X-15 Flight 91
|Mission type||Test flight|
|Operator||US Air Force/NASA|
|Mission duration||11 minutes, 8.6 seconds|
|Distance travelled||543.4 kilometers (337.7 mi)|
|Apogee||107.96 kilometers (67.08 mi)|
|Launch mass||15,195 kilograms (33,499 lb)|
|Landing mass||6,260 kilograms (13,800 lb)|
|Dry mass||6,577 kilograms (14,500 lb)|
|Members||Joseph A. Walker|
|Start of mission|
|Launch date||August 22, 1963, 18:05:57UTC|
|Launch site||NB-52A #52-003, Edwards|
Dropped over Smith Ranch Dry Lake
|End of mission|
|Landing date||August 22, 1963, 18:17:05UTC|
|Landing site||Rogers Dry Lake, Edwards|
X-15 Flight 91 was a 1963 American manned mission, and the second and final flight in the program to achieve sub-orbital spaceflight—a flight over 100 km in altitude—which was previously achieved during Flight 90 a month earlier. It was the highest flight of the X-15 program. It was the first flight of a reused spacecraft, as plane number three flew the previous sub-orbital flight on July 19. This mission was piloted by Joseph A. Walker on August 22, 1963, with the air-launch occurring from a modified Boeing B-52 Stratofortress support plane over Smith Ranch Dry Lake, Nevada, United States. Walker piloted the X-15 to an altitude of 107.96 km and remained weightless for approximately five minutes. The altitude was the highest manned flight by a spaceplane to that time and remained the record until the 1981 flight of Space Shuttle Columbia. Walker landed the X-15 about 12 minutes after it was launched, at Rogers Dry Lake, Edwards Airforce Base, in California. This was Walker's final X-15 flight.
|Pilot||Joseph A. Walker|
Second and last spaceflight
- Mass: 15,195 kg fueled; 6,577 kg burnout; 6,260 kg landed
- Maximum Altitude: 107.96 km
- Range: 543.4 km
- Burn time: 85.8 seconds
- Mach: 5.58
- Launch vehicle: NB-52A Bomber #003
On this flight, Joe Walker became the first person to enter space twice. He had a maximum speed of 3,794 mph (6,106 km/h) and a maximum altitude of 354,200 feet. Second and final X-15 flight over 67 miles. Unofficial altitude record set for class. Highest altitude achieved by X-15. Last flight for Walker in X-15 program. Number 1 left RCS nozzle froze up. First flight with altitude predictor instrument (needed calibration).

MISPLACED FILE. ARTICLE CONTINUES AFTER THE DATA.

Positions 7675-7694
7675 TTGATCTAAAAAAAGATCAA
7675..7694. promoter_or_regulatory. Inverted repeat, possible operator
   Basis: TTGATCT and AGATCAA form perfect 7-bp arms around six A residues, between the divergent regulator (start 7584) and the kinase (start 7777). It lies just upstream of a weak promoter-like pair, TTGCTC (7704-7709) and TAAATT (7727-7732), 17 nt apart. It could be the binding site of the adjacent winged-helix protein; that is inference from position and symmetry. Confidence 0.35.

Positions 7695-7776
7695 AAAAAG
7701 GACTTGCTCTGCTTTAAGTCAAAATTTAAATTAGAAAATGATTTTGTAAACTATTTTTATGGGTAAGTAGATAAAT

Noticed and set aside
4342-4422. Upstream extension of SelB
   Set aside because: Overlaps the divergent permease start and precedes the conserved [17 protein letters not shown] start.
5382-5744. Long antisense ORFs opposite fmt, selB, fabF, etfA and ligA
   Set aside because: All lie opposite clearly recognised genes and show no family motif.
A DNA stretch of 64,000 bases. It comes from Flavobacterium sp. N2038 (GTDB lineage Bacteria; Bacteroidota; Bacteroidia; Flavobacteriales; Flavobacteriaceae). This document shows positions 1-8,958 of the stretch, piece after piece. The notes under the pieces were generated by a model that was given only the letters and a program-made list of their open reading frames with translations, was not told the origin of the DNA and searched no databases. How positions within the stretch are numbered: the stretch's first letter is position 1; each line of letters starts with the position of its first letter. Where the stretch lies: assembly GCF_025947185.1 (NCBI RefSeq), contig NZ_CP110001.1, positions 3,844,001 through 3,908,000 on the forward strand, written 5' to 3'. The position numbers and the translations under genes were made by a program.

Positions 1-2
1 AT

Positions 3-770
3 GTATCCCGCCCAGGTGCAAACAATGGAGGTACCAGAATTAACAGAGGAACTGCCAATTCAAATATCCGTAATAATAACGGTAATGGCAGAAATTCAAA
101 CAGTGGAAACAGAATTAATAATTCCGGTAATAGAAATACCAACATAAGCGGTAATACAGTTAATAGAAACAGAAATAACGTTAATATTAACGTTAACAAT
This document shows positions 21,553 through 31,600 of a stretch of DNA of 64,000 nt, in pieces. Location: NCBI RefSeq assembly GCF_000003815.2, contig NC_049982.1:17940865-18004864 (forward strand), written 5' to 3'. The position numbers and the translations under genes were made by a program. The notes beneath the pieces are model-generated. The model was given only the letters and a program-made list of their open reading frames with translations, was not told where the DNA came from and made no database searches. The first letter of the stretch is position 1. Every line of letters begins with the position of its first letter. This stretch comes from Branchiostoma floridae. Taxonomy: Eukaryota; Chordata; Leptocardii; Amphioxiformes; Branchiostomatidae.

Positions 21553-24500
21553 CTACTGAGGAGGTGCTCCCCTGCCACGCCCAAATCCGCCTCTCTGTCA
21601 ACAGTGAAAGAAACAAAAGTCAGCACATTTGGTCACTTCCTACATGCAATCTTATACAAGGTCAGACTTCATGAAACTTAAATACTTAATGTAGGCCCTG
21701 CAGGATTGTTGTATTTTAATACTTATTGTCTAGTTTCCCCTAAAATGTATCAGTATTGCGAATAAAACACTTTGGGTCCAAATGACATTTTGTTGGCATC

The mission was flown by X-15 #3, serial 56-6672 on its 22nd flight.
Launched by: NB-52A #003, Pilots Bement & Lewis. Takeoff: 17:09 UTC. Landing: 18:56 UTC.
Chase pilots: Wood, Dana, Gordon and Rogers.
The X-15 engine burned about 85 seconds. Near the end of the burn, acceleration built up to about 4 G (39 m/s²). Weightlessness lasted for 3 to 5 minutes. Re-entry heating warmed the exterior of the X-15 to 650°C in places. During pull-up after re-entry, acceleration built up to 5 G (49 m/s²) for 20 seconds. The entire flight was about 12 minutes from launch to landing.
- Jenkins (2000), p. 119
- Goodwin, Robert (2000). X-15: the NASA mission reports, incorporating files from the USAF. Burlington, Ontario: Apogee Books. ISBN 1-896522-65-3.
- Jenkins, Dennis R. (2000), Hypersonics Before the Shuttle: A Concise History of the X-15 Research Airplane, NASA Technical Reports, NASA, hdl:2060/20000068530; Document ID: 20000068530
- Price, A. B. (1968), Thermal protection system X-15A-2 Design Report, NASA Technical Reports, NASA, hdl:2060/19680016245; Document ID: 19680016245
- Stillwell, W. H. (1965), X-15 research results with a selected bibliography, NASA Technical Reports, NASA, hdl:2060/19650010561; Document ID: 19650010561
- Watts, Joe D. (1968), Flight experience with shock impingement and interference heating on the X-15-2 research airplane, NASA Technical Reports, NASA, hdl:2060/19920075739; Document ID: 19920075739